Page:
Staff shortfall threat to Christmas tree supply

Trees and timber industry facing bleak future as workforce ages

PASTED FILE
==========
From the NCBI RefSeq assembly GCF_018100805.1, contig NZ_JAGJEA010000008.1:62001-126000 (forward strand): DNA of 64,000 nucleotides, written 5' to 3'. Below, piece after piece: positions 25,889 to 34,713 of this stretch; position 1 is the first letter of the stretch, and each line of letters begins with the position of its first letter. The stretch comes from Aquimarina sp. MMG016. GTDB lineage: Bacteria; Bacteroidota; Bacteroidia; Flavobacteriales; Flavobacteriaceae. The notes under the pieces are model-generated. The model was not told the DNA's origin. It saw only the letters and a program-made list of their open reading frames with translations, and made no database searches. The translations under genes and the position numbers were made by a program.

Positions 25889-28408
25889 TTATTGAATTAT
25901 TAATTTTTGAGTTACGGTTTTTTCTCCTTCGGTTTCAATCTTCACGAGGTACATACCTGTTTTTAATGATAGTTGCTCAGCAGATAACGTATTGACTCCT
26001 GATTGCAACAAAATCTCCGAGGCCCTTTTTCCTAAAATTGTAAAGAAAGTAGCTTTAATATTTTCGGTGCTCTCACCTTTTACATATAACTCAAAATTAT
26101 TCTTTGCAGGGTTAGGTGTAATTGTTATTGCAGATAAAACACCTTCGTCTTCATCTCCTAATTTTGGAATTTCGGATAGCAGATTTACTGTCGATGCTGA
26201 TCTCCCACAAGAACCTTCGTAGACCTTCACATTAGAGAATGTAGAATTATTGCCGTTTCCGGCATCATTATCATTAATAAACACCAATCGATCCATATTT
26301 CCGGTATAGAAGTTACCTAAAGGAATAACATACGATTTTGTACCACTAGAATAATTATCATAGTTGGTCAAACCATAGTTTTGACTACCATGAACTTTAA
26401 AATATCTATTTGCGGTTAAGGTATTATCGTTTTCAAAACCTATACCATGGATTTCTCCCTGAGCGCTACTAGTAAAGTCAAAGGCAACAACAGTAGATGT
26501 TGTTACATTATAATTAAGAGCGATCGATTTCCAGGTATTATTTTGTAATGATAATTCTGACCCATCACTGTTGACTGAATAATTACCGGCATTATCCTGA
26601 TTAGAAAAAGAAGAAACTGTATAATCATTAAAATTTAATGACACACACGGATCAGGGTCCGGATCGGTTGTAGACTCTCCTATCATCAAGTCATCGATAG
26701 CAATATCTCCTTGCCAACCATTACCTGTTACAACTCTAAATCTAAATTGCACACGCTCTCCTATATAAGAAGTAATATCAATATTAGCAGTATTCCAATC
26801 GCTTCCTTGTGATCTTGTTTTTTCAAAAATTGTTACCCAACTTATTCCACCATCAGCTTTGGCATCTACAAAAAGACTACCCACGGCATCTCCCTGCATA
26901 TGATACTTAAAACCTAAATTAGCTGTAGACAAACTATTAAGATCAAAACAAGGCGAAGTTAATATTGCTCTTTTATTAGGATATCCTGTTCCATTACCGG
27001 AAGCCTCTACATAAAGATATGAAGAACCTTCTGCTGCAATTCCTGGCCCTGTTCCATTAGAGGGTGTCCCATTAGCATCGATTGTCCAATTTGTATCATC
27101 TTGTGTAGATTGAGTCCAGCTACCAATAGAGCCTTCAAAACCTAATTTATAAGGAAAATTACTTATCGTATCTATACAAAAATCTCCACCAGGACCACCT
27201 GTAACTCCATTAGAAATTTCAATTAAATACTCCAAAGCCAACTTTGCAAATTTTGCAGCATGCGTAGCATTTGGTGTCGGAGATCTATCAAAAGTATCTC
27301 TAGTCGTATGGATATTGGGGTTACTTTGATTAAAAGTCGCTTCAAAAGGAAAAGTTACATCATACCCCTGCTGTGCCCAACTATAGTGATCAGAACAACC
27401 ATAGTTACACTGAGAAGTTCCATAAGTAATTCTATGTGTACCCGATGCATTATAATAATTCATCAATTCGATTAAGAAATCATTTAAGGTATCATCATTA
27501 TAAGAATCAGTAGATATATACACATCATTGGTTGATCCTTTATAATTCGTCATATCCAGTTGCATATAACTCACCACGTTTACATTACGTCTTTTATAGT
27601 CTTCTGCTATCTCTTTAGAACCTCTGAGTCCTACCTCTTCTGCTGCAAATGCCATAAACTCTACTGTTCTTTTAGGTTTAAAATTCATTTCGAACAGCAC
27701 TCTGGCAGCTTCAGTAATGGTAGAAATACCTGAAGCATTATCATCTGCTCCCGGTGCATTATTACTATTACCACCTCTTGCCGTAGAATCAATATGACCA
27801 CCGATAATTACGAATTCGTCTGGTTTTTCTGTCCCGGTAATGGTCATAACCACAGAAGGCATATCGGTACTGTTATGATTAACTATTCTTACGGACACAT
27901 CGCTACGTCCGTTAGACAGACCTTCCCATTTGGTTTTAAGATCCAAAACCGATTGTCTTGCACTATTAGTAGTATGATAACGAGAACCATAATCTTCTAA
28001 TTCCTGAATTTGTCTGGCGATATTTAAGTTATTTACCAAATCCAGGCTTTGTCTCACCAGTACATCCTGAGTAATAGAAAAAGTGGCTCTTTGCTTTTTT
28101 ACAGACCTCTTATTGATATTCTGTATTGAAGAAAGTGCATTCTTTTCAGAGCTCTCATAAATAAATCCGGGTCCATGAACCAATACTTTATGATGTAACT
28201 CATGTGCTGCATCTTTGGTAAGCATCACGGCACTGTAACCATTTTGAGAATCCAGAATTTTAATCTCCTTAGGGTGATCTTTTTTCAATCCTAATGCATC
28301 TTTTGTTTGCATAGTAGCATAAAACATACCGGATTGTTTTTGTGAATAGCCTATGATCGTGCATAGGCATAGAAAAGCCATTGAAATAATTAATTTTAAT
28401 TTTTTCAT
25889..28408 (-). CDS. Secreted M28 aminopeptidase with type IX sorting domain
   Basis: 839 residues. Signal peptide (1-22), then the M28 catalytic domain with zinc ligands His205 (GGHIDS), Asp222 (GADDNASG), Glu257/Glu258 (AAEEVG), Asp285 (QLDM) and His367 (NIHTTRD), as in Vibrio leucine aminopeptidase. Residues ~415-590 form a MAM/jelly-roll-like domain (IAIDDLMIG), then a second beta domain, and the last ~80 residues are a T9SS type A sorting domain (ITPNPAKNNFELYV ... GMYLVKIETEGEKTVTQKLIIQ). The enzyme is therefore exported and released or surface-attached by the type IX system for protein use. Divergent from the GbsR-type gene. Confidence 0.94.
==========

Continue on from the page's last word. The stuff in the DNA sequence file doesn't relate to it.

By Mark Hotton A potential 40 per cent shortfall in Christmas-tree industry staff could start to affect production and prices in the next decade, according to sector skills council Lantra. The organisation has warned that by 2020, the Christmas-tree industry could face a shortage of skilled employees, after research revealed that 40.7 per cent of staff are aged between 45 and 54. Lantra industry partnership manager Ros Johnson said: “It is a real concern for the industry. A large proportion of employees will reach retirement age within the next 15 years and businesses are experiencing critical levels of recruitment. “In the landscape gardening industry almost half the staff are aged under 35,” he said. “It is therefore vitally important that we recruit people into this industry.” To address the shortage, Lantra is working with organisations and businesses in the industry to improve careers information to schools and colleges. Access to, and the quality of, training is also being improved to ensure it meets business needs. Johnson said the industry offered good opportunities for employment. “If you’re a young person the trees and timber industry is a good place to build a profitable and dynamic business.” There has been a two to three per cent rise, year on year, in real tree sales. British Christmas Tree Growers Association figures suggest about 8.2 million trees would have been sold in December, up from three million in 1991.

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